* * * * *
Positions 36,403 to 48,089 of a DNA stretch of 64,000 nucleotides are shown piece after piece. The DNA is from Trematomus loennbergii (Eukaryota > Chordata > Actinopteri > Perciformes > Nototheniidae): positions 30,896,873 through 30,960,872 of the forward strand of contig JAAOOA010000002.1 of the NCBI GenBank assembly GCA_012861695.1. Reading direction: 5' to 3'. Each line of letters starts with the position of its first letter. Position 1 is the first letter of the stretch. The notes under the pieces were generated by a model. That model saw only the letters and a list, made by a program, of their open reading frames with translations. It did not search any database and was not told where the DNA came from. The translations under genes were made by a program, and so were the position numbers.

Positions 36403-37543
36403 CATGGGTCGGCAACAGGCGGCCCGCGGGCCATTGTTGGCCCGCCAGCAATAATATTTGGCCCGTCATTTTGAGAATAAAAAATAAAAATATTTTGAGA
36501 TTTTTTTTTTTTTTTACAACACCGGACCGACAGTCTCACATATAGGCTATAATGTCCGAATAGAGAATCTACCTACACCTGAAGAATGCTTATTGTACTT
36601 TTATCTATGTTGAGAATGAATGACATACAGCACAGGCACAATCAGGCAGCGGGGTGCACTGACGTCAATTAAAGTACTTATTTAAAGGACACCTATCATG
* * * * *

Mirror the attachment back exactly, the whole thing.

Positions 36,403 to 48,089 of a DNA stretch of 64,000 nucleotides are shown piece after piece. The DNA is from Trematomus loennbergii (Eukaryota > Chordata > Actinopteri > Perciformes > Nototheniidae): positions 30,896,873 through 30,960,872 of the forward strand of contig JAAOOA010000002.1 of the NCBI GenBank assembly GCA_012861695.1. Reading direction: 5' to 3'. Each line of letters starts with the position of its first letter. Position 1 is the first letter of the stretch. The notes under the pieces were generated by a model. That model saw only the letters and a list, made by a program, of their open reading frames with translations. It did not search any database and was not told where the DNA came from. The translations under genes were made by a program, and so were the position numbers.

Positions 36403-37543
36403 CATGGGTCGGCAACAGGCGGCCCGCGGGCCATTGTTGGCCCGCCAGCAATAATATTTGGCCCGTCATTTTGAGAATAAAAAATAAAAATATTTTGAGA
36501 TTTTTTTTTTTTTTTACAACACCGGACCGACAGTCTCACATATAGGCTATAATGTCCGAATAGAGAATCTACCTACACCTGAAGAATGCTTATTGTACTT
36601 TTATCTATGTTGAGAATGAATGACATACAGCACAGGCACAATCAGGCAGCGGGGTGCACTGACGTCAATTAAAGTACTTATTTAAAGGACACCTATCATG